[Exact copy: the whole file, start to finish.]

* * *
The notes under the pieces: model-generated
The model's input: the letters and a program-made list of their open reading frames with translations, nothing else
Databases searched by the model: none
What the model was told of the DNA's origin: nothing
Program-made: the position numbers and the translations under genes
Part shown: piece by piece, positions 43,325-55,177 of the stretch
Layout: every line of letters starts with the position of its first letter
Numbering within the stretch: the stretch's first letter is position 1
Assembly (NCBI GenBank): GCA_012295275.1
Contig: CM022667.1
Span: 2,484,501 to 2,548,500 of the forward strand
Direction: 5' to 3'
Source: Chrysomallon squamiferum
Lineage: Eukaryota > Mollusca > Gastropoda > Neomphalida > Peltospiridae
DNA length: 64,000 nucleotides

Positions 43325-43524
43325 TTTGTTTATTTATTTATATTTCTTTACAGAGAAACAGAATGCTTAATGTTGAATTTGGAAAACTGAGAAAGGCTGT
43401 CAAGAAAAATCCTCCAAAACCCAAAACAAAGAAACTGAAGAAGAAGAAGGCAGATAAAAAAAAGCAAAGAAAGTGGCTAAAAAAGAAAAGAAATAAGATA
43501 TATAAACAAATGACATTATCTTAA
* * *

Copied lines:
The notes under the pieces: model-generated
The model's input: the letters and a program-made list of their open reading frames with translations, nothing else
Databases searched by the model: none
What the model was told of the DNA's origin: nothing
Program-made: the position numbers and the translations under genes
Part shown: piece by piece, positions 43,325-55,177 of the stretch
Layout: every line of letters starts with the position of its first letter
Numbering within the stretch: the stretch's first letter is position 1
Assembly (NCBI GenBank): GCA_012295275.1
Contig: CM022667.1
Span: 2,484,501 to 2,548,500 of the forward strand
Direction: 5' to 3'
Source: Chrysomallon squamiferum
Lineage: Eukaryota > Mollusca > Gastropoda > Neomphalida > Peltospiridae
DNA length: 64,000 nucleotides

Positions 43325-43524
43325 TTTGTTTATTTATTTATATTTCTTTACAGAGAAACAGAATGCTTAATGTTGAATTTGGAAAACTGAGAAAGGCTGT
43401 CAAGAAAAATCCTCCAAAACCCAAAACAAAGAAACTGAAGAAGAAGAAGGCAGATAAAAAAAAGCAAAGAAAGTGGCTAAAAAAGAAAAGAAATAAGATA
43501 TATAAACAAATGACATTATCTTAA